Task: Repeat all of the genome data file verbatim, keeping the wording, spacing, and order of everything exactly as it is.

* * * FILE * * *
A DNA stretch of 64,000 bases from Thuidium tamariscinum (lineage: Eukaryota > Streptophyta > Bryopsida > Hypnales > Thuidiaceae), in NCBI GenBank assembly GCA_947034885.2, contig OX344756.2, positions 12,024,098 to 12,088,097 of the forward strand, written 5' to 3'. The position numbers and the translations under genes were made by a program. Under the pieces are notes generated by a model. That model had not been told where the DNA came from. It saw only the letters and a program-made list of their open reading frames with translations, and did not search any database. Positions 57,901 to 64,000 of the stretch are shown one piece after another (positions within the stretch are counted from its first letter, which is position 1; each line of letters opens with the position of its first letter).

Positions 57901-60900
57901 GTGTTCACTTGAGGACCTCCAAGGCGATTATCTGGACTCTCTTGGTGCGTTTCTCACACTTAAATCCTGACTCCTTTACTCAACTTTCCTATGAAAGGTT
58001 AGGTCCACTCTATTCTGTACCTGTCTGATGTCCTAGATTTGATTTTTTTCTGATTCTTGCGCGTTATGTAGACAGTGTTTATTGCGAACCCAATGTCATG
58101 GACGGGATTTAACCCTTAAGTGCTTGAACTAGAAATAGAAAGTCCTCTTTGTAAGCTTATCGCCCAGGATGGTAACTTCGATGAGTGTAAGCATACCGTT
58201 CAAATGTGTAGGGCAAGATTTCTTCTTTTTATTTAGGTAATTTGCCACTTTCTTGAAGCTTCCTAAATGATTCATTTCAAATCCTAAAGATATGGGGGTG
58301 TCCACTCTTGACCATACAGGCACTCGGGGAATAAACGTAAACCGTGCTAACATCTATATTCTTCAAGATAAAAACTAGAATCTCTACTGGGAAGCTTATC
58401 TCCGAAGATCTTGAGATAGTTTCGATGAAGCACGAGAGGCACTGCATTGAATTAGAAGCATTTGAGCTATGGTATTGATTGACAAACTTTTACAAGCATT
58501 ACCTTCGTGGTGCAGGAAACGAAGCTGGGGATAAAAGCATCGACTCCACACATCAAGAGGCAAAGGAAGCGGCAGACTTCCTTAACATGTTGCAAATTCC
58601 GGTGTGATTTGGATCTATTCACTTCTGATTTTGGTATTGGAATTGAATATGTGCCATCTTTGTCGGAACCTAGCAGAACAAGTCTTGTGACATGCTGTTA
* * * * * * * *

A DNA stretch of 64,000 bases from Thuidium tamariscinum (lineage: Eukaryota > Streptophyta > Bryopsida > Hypnales > Thuidiaceae), in NCBI GenBank assembly GCA_947034885.2, contig OX344756.2, positions 12,024,098 to 12,088,097 of the forward strand, written 5' to 3'. The position numbers and the translations under genes were made by a program. Under the pieces are notes generated by a model. That model had not been told where the DNA came from. It saw only the letters and a program-made list of their open reading frames with translations, and did not search any database. Positions 57,901 to 64,000 of the stretch are shown one piece after another (positions within the stretch are counted from its first letter, which is position 1; each line of letters opens with the position of its first letter).

Positions 57901-60900
57901 GTGTTCACTTGAGGACCTCCAAGGCGATTATCTGGACTCTCTTGGTGCGTTTCTCACACTTAAATCCTGACTCCTTTACTCAACTTTCCTATGAAAGGTT
58001 AGGTCCACTCTATTCTGTACCTGTCTGATGTCCTAGATTTGATTTTTTTCTGATTCTTGCGCGTTATGTAGACAGTGTTTATTGCGAACCCAATGTCATG
58101 GACGGGATTTAACCCTTAAGTGCTTGAACTAGAAATAGAAAGTCCTCTTTGTAAGCTTATCGCCCAGGATGGTAACTTCGATGAGTGTAAGCATACCGTT
58201 CAAATGTGTAGGGCAAGATTTCTTCTTTTTATTTAGGTAATTTGCCACTTTCTTGAAGCTTCCTAAATGATTCATTTCAAATCCTAAAGATATGGGGGTG
58301 TCCACTCTTGACCATACAGGCACTCGGGGAATAAACGTAAACCGTGCTAACATCTATATTCTTCAAGATAAAAACTAGAATCTCTACTGGGAAGCTTATC
58401 TCCGAAGATCTTGAGATAGTTTCGATGAAGCACGAGAGGCACTGCATTGAATTAGAAGCATTTGAGCTATGGTATTGATTGACAAACTTTTACAAGCATT
58501 ACCTTCGTGGTGCAGGAAACGAAGCTGGGGATAAAAGCATCGACTCCACACATCAAGAGGCAAAGGAAGCGGCAGACTTCCTTAACATGTTGCAAATTCC
58601 GGTGTGATTTGGATCTATTCACTTCTGATTTTGGTATTGGAATTGAATATGTGCCATCTTTGTCGGAACCTAGCAGAACAAGTCTTGTGACATGCTGTTA